|ANNE WANNER'S Textiles in History / exhibitions|
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GENUINE or FAKE
Appearances are deceiving
(E C H T oder F A L S C H)
18 January until 21 May 2006
|There are many reasons
for imitating and faking. There is a close tie between
imitation and the idea that "Everything can be
made", "Everything is affordable",
"Everything you can do I can do better", and
"I want that, too".
The opposite of an imitation is the original. But is the original really the original? Is this original not based on something that was also genuine? When all is said and done: is there anything that is really "genuine"?
When it comes to textiles, research into genuine work and fakes refers to aspects of the materials, patterns, techniques and origins.
A selection from a wealth of examples from the 15th century to the present day will confound visitors to the exhibition with deceptively genuine-looking imitations and genuinely deceptive originals.
Can Venetian lace be distinguished from lace embroidered in St.Gallen? Did Breton women wear bonnet backs from the Appenzellerland with their costumes? Does the tablecloth made in Appenzell hand embroidery come from Madeira? Was St.Gallen embroidery copied in East Asia
|These are the questions that provide the focus of the exhibition entitled "Genuine or fake? Appearances are deceptive" from 18 January to 21 May 2006. Its point of departure is St.Gallen's textile history.|
in the 15th century
Eastern Swiss textile manufacturers expanded their commercial interests beyond the national borders at an early stage. In the 15th century, St.Gallen linen was sold throughout Europe and from Morocco to Syria and Persia. Part of the "white gold's" success was quality assurance. The good fabrics received were marked with "G", a quality seal recognised in all the markets. Old documents evince, however, that such seals were no protection against fakes. In 1477, for example, an Arbon merchant was exposed who offered linen fabrics marked with a faked "G" at a Frankfurt trade fair.
French products from Eastern Switzerland
From the second half of the 18th century onwards, Eastern Swiss women started to embroider muslin, with Appenzell women proving particularly skilful. French companies from Paris and Nancy sent fabrics on which patterns had been printed to the Appenzellerland to be embroidered there. In the 1830s, the Appenzell embroidery firms emancipated themselves and designed their own patterns. Even so, France still sold Appenzell embroideries as its own products as late as the World Exhibition of 1889.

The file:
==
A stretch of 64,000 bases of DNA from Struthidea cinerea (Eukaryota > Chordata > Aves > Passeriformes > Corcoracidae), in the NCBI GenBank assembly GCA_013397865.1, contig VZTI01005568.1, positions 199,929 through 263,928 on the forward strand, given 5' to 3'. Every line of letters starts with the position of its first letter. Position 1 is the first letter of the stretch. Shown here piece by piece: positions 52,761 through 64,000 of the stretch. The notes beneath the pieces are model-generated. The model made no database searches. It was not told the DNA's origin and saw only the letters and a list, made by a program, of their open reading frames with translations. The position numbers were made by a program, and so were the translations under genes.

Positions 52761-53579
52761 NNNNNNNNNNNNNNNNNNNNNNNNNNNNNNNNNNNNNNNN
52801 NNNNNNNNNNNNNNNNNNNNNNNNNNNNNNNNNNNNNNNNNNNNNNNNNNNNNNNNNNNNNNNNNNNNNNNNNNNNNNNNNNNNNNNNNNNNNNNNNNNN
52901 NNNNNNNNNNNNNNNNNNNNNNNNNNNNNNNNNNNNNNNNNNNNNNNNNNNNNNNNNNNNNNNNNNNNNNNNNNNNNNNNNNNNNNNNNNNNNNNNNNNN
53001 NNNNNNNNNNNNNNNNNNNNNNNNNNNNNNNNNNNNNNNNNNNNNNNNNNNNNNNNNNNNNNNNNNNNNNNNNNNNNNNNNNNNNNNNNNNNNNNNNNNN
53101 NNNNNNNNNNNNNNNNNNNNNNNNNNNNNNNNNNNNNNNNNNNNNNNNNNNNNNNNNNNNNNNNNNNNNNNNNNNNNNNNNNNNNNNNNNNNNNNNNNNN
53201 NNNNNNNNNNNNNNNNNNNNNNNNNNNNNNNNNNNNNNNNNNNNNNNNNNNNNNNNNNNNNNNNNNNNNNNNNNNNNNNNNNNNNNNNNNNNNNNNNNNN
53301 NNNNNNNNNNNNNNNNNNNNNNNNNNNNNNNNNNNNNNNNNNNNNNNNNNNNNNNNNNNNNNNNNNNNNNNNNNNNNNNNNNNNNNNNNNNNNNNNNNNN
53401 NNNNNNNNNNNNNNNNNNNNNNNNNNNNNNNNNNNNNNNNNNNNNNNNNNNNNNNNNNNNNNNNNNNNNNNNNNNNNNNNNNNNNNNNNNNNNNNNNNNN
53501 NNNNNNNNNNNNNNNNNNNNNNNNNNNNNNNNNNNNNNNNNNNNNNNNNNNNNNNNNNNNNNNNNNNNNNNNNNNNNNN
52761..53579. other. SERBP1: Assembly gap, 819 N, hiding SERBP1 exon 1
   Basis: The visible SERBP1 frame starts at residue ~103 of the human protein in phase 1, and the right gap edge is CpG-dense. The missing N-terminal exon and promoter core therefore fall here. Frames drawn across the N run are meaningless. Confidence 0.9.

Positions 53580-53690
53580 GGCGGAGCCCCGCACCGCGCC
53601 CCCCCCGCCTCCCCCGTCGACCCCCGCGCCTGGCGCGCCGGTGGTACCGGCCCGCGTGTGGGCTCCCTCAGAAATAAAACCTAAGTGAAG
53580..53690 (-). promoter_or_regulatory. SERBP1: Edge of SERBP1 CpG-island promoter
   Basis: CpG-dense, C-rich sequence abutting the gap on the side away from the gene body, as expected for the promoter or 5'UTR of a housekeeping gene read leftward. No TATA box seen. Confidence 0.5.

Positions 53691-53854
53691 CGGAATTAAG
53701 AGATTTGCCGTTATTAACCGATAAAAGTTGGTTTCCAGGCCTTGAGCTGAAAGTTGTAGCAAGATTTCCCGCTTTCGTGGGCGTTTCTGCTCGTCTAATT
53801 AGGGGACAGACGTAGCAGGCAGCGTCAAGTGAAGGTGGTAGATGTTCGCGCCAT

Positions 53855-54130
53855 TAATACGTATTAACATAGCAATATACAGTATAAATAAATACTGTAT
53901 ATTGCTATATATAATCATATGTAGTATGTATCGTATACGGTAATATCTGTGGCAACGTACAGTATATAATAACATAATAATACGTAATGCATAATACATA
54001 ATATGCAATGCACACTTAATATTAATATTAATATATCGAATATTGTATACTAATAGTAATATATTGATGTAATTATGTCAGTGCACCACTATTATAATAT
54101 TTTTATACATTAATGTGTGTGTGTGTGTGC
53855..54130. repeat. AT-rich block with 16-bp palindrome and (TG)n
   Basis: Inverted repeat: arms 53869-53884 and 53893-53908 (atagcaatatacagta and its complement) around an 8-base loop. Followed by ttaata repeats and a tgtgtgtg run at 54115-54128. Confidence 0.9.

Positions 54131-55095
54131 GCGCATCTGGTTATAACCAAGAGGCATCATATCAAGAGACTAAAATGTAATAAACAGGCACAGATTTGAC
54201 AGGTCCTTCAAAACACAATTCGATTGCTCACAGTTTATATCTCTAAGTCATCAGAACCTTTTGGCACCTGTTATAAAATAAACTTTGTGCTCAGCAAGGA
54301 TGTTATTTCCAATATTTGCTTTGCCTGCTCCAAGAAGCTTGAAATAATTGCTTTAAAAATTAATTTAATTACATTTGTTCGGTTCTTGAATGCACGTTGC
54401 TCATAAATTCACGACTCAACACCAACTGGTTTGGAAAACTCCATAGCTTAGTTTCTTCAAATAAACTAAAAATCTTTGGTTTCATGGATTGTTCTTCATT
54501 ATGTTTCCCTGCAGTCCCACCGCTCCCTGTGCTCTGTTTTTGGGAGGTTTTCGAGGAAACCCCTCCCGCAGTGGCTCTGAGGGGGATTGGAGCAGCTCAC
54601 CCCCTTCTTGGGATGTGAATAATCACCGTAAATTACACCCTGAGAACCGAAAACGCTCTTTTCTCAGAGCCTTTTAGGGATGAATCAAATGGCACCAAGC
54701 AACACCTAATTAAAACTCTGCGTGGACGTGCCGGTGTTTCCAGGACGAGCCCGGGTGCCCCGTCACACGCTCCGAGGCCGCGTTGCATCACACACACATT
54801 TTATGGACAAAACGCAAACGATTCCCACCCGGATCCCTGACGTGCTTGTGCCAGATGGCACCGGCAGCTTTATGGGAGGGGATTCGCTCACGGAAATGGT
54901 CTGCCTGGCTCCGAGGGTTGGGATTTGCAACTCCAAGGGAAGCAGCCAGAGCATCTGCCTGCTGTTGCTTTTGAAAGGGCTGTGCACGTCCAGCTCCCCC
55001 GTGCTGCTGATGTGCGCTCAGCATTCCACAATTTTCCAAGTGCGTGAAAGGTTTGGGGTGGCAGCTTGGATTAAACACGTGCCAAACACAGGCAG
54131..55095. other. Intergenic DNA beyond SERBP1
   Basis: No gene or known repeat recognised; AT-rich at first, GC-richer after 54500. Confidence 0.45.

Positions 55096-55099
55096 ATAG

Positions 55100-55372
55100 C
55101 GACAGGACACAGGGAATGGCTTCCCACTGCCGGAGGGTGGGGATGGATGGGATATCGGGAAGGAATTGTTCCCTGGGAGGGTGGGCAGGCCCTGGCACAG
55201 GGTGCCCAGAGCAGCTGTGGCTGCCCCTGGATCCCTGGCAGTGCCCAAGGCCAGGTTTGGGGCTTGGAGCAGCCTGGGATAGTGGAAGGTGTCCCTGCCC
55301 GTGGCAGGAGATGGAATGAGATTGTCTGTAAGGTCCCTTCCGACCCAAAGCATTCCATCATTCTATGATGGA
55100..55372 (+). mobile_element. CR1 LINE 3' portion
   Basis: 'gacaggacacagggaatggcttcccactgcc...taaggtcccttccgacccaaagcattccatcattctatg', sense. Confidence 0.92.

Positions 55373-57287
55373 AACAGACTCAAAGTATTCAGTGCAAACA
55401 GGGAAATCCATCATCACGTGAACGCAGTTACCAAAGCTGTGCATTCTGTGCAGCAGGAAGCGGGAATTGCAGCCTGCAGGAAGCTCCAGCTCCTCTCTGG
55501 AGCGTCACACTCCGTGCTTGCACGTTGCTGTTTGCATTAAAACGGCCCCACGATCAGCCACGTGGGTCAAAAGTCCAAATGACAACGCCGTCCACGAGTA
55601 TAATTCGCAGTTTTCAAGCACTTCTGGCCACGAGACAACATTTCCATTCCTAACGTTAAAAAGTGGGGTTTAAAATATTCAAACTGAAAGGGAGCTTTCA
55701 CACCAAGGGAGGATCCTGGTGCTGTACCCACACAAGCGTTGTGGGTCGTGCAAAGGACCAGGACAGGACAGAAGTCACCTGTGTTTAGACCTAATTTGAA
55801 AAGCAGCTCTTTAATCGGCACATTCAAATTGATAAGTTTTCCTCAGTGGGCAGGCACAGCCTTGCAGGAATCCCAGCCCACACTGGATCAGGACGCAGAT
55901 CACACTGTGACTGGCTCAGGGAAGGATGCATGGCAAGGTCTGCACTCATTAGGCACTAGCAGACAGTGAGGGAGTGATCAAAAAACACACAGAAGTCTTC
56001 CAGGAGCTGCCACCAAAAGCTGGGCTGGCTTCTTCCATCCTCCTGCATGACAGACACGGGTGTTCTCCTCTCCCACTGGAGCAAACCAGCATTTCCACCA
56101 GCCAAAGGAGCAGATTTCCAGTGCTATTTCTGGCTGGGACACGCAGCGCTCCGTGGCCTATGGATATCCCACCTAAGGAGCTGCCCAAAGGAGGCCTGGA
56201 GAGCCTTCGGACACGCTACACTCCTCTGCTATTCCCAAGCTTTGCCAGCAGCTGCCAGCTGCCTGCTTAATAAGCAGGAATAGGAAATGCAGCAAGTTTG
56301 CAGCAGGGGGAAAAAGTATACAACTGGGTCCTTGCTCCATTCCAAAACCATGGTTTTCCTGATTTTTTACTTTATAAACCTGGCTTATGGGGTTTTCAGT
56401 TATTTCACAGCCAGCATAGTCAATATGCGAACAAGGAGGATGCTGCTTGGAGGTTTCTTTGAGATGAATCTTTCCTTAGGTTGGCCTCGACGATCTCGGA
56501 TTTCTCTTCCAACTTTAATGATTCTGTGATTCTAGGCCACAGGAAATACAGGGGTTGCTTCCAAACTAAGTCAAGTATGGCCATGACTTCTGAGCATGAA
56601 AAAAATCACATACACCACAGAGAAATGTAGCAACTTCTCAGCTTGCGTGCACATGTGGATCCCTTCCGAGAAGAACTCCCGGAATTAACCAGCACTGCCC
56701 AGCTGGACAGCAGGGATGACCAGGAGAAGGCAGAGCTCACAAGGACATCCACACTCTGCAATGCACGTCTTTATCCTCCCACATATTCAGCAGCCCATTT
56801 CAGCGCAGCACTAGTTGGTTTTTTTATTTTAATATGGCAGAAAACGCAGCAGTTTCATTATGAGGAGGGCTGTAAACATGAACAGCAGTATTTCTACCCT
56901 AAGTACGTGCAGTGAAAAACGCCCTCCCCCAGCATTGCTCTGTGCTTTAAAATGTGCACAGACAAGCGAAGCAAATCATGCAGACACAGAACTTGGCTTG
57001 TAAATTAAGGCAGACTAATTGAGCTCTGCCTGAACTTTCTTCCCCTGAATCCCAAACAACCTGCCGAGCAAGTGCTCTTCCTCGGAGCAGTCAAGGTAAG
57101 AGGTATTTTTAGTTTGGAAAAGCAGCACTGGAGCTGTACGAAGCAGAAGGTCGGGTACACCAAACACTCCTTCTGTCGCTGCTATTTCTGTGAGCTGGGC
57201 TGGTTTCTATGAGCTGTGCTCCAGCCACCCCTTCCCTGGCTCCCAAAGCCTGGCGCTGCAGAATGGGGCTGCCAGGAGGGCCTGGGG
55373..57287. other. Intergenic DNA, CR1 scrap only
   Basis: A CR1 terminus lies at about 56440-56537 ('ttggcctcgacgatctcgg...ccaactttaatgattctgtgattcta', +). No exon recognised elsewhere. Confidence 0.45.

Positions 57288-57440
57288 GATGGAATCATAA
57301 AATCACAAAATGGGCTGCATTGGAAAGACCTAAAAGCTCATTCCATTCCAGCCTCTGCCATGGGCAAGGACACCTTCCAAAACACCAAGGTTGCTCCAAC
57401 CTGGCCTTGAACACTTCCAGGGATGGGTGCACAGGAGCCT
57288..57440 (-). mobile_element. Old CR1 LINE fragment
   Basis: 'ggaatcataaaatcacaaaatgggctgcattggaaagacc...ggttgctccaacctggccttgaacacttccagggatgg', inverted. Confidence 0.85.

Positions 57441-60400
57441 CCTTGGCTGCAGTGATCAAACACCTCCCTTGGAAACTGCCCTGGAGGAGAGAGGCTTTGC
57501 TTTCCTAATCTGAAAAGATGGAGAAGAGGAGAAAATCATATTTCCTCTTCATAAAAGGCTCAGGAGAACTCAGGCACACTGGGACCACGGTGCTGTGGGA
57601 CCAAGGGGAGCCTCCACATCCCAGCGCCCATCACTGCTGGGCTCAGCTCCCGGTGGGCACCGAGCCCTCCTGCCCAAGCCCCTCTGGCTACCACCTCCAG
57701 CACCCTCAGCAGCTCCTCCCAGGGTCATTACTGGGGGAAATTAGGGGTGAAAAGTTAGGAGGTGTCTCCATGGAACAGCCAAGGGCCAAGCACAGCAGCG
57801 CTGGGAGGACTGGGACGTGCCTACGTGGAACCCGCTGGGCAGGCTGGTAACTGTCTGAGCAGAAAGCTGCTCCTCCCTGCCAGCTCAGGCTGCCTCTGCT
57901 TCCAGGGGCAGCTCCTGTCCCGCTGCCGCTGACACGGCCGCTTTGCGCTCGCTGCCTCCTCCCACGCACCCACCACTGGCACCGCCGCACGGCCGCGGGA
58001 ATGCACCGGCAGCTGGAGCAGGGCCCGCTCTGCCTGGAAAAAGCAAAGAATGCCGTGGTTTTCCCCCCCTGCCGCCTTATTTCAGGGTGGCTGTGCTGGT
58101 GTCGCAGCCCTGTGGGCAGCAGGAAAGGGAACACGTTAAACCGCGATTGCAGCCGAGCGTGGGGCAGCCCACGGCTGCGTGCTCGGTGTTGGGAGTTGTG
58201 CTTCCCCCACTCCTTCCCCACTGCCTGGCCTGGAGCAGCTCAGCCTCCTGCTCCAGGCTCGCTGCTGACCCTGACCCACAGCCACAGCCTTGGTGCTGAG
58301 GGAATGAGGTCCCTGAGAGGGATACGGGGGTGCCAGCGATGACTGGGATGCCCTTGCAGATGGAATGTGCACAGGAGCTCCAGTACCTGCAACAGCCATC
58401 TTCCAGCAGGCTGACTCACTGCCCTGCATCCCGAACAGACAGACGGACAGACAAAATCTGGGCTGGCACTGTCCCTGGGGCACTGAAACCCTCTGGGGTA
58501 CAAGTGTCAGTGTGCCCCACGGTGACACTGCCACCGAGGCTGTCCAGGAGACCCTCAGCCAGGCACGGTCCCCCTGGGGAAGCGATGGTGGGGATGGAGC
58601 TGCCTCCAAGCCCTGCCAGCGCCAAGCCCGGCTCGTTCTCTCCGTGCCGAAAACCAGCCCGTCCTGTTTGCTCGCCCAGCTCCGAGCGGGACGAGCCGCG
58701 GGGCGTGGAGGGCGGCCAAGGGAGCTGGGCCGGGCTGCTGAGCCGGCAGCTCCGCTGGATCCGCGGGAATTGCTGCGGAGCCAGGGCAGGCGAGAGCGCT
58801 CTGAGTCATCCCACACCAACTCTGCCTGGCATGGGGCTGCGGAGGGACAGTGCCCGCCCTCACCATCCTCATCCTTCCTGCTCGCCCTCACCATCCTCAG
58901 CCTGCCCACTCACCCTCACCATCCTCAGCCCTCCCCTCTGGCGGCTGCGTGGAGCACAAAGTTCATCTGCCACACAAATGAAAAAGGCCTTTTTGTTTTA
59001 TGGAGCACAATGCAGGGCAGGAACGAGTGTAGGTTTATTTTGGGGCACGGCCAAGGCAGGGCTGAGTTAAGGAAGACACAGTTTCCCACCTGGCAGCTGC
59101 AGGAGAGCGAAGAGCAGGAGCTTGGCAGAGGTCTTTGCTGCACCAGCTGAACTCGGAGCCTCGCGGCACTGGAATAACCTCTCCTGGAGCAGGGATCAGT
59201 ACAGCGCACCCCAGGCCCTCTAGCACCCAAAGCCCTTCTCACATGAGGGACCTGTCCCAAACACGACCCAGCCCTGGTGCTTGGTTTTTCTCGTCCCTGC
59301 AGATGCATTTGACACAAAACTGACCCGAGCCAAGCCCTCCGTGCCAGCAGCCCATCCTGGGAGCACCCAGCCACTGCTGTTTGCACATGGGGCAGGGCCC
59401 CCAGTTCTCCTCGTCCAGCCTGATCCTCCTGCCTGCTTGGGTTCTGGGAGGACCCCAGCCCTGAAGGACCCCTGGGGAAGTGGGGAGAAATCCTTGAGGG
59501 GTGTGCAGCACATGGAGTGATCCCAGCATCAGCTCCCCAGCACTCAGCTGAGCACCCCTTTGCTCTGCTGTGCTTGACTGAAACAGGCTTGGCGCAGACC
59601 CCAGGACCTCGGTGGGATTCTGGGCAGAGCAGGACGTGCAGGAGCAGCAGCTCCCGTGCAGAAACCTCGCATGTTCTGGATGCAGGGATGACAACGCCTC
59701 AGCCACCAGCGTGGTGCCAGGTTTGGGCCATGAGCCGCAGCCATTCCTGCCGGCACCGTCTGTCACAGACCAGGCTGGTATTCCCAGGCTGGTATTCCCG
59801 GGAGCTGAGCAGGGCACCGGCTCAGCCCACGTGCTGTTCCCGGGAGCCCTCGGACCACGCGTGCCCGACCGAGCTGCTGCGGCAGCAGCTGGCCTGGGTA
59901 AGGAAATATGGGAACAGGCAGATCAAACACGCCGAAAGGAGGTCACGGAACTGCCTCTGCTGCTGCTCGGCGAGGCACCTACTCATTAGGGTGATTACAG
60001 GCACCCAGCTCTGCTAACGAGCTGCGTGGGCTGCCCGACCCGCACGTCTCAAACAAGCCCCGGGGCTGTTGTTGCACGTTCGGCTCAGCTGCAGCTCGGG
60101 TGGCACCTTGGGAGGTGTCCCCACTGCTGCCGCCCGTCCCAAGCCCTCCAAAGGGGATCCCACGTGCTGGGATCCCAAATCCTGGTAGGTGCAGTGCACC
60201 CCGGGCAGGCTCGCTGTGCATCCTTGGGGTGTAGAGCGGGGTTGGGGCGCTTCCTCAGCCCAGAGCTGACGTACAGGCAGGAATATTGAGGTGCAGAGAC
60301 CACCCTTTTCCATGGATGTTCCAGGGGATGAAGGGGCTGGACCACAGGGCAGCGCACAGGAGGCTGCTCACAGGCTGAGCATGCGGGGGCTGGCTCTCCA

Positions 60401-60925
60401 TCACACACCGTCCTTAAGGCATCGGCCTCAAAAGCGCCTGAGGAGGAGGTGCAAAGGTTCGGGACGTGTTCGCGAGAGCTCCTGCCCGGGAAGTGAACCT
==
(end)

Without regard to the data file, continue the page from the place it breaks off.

"Hamburghs" from St. Gallen in North America
In 1853, a Hamburg businessman purchased a large volume of machine embroideries in St.Gallen for a New York company. In the US, he sold them as "Hamburghs" in order to deceive his competitors about the actual source of these new articles. It was not long, however, before North American customers bought their goods directly in St.Gallen.
he city of Plauen in Saxony carried out industrial espionage in 1857 by moving a hand-embroidery machine from St.Gallen to Plauen and wooed the necessary mechanics and embroiderers away from St.Gallen.
On the look-out for better earnings, Eastern Swiss embroiderers and their families moved to St. Quentin (Department of Aisne, France) in the late 19th century.
Both Plauen and St. Quentin became St.Gallen's competitors
St. Gallen embroidery from Plauen
Imitations of genuine lace
The development of machine-produced embroideries was perfected on a constant basis. Only experts remained able to distinguish between high-quality machine embroidery and hand embroidery.
For resourceful St.Gallen businessmen, the invention of burnt-out embroidery in 1883 opened up broad new horizons for the embroidered imitation of hand-made lace. The so-called "St.Gallen lace" would earn world renown.
In the 19th century, Switzerland had textile finishing agreements with various countries. This meant that fabrics could be embroidered, or the embroideries on them completed, in other countries more or less without payment of customs duties. Thus, in times of great demand, St.Gallen companies had part of their products finished in the Austrian Vorarlberg or in Saxon Plauen. Conversely, they finished woollen fabrics for English companies. France did not permit any finishing trade, which prompted St.Gallen firms to operate embroidery machines in France.
Product piracy more topical than ever
The big issue for the embroidery industry has always been the imitation of patterns. Newly designed patterns provided no guarantee that the general public would like them. The imitators of embroideries were able to wait for the most popular patterns without making large-scale investments in new designs, and pattern pirates increased their profits by reducing the number of stitches and by using cheaper materials.
Ten to fifteen years ago, digital technology made it possible for patterns to be copied a short time after the presentation of the latest collections. Clothes manufacturers were thus able to have their fabrics produced at low cost without having to order the expensive originals from Swiss companies.
In more recent years, it has not only been the patterns that have been copied, but even finished products such as entire garments or accessories. The losses that such fakes generate for the Swiss textile industry run into millions of francs
Ursula Karbacher, lic. phil. I, Curator
|home content||Last revised 27 January 2006||For further information contact Anne Wanner firstname.lastname@example.org|